Thanks for sharing!


        • #5
          I see you put a lot of work into writing this for us. Thank you very much for sharing.

          -All drama and humor come from conflict. Is that really true? What about comic relief?
          L A Morgan
          Novels, Screenplays, Short Scripts, and Music


          • #6
            Originally posted by L A Morgan View Post
            I see you put a lot of work into writing this for us. Thank you very much for sharing.

            -All drama and humor come from conflict. Is that really true? What about comic relief?
            Comic relief if you think about it comes from conflict as well. The situations that provide for that comedy come from some type of conflict or issue that the person is usually trying to resolve.
            Red Onyx Productions


            • #7
              I think every story no matter what genera comes from conflict. The conflict is the problem that gets the ball rolling. In comedy its the thing that causes the characters to go out and do a bunch of silly stuff in order to reach the goal of solving the problem. I can't think of any story that isn't structured around a conflict. He said the conflict is the spine of the story.


              • #8
                Yea characters and dialog are difficult because, though the story may be interesting, characters are really the spice that sweetens the pot. Your story might be amazing, but if the characters are dull and boring, and the conversations they have are predictable and basic, that great story could go down hill fast. He said that most writers make up a bio first of their characters, and the attachments I have are amazing at helping do so. I might take a workshop on dialog, so I will post notes after that, but as of now when I do dialog, I just get the basic idea down quick, then go back after and spice it up with personality to make it interesting like it should be.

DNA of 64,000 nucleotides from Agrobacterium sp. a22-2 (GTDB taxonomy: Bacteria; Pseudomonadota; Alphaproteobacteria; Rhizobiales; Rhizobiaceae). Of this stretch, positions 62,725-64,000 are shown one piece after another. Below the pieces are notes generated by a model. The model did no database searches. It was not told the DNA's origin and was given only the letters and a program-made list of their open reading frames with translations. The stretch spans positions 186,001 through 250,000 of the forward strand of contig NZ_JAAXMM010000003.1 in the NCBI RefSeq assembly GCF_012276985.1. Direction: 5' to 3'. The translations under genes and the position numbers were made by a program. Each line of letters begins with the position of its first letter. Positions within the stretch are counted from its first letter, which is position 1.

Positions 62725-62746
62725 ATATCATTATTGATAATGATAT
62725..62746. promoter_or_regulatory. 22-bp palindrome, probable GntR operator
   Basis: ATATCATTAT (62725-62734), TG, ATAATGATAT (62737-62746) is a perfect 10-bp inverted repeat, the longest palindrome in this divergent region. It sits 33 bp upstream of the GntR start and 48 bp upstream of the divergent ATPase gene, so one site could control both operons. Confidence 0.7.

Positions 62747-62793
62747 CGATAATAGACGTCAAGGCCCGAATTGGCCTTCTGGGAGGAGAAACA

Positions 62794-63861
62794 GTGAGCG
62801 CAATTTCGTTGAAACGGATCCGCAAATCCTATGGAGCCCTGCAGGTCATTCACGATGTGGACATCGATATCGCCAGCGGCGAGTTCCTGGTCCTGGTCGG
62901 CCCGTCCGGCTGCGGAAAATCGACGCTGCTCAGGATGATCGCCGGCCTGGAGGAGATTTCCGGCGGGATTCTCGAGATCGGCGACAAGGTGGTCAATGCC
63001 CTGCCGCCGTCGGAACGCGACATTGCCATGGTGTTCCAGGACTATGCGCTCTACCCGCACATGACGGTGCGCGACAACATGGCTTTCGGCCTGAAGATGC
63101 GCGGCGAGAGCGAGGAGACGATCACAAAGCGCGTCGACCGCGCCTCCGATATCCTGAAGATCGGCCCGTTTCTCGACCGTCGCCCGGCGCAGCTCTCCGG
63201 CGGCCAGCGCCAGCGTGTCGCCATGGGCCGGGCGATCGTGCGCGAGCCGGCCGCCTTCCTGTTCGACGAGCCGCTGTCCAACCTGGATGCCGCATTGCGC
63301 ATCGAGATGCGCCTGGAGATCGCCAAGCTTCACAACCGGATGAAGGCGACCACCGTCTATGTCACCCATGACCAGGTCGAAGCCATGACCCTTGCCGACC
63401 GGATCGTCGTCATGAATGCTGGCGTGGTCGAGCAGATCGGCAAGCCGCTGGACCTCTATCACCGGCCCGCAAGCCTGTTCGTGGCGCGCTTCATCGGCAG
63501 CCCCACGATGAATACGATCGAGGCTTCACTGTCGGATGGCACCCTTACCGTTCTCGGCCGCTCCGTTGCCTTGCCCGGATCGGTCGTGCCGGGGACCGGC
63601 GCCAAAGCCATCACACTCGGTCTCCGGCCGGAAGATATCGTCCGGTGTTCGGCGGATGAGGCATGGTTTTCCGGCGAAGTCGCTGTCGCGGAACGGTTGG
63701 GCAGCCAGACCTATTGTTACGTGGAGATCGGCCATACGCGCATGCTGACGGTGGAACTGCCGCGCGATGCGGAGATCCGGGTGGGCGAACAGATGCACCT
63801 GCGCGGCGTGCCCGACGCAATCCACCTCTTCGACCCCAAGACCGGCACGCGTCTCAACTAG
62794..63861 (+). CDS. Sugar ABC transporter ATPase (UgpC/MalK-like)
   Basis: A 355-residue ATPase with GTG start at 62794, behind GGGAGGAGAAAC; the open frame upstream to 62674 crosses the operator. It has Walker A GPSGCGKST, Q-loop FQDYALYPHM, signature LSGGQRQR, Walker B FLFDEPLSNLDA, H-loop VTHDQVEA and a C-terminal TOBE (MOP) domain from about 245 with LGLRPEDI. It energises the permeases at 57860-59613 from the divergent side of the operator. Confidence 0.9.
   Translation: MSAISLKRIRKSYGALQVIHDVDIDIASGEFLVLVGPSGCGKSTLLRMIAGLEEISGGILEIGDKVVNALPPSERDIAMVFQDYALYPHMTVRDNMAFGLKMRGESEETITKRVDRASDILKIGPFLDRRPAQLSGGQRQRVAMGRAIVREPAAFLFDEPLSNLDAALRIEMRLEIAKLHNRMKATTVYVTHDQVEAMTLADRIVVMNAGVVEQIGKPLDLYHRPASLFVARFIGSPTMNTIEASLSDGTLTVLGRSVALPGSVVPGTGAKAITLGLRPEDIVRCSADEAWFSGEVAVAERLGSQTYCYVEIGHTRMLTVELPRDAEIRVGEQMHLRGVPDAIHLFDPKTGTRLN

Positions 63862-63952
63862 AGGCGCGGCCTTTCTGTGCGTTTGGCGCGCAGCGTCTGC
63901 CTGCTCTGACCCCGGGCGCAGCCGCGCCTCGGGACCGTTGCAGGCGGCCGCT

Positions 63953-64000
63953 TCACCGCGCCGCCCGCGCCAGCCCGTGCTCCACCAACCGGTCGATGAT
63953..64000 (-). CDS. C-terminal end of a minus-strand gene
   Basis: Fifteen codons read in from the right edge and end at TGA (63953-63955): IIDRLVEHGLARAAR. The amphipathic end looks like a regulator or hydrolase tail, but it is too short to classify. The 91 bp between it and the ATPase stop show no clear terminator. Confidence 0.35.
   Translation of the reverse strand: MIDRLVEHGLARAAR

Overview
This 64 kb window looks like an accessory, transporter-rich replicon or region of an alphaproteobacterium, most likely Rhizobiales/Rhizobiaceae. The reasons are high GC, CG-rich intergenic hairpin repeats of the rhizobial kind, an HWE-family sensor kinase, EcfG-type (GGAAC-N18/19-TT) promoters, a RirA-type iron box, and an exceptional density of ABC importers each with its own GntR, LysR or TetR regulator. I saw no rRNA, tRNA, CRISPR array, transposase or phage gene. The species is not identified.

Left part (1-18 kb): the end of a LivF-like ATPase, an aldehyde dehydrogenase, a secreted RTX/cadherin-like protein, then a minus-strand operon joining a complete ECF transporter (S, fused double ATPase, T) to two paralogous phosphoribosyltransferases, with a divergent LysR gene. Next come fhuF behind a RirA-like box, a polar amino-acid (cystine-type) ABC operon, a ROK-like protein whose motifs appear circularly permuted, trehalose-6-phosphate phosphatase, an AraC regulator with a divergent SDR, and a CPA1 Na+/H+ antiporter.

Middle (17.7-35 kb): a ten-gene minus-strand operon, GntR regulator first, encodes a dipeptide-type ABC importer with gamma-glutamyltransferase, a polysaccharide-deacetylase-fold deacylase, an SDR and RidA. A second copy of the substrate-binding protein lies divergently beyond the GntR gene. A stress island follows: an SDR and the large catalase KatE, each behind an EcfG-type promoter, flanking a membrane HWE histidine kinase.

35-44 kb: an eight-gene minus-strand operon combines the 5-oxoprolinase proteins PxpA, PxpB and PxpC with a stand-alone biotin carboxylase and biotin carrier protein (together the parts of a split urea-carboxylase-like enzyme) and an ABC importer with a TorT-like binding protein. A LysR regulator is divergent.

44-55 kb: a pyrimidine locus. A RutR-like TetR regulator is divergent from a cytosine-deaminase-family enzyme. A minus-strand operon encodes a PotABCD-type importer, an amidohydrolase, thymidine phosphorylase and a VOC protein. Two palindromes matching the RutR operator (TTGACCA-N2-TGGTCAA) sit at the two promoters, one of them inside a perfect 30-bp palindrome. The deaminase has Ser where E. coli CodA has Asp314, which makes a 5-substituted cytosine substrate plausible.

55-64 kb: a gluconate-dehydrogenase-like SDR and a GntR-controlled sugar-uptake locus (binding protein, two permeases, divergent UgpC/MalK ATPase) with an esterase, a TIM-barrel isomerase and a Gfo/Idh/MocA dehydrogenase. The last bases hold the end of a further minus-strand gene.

• #9
                  Thanks for taking the time to write all this down. It is very much appreciated.


                  • #10
                    Originally posted by Petemc2490 View Post
                    -Characters are ultimately revealed through large actions.
                    This one jumps out at me as worthy of a closer look, because it doesn't really gel with my experience. Maybe there was a different context to how it was explained, but I feel character is frequently revealed most effectively through very small actions.

                    Ed Norton's character in 'Fight Club' demonstrates a shift in attitude by accepting the cigarette he had earlier declined.
                    In 'The Lobster' Colin Farrell signals a desire for change and adventure simply by pausing when asked about his sexual preference.

                    That kind of thing. Small actions often correspond with large insights, even if they're not registered consciously.


                    • #11
                      Thanks for pulling out this thread Patrick, it's well worth reading.


                      • #12
                        Thank you for this thread, Petemc2490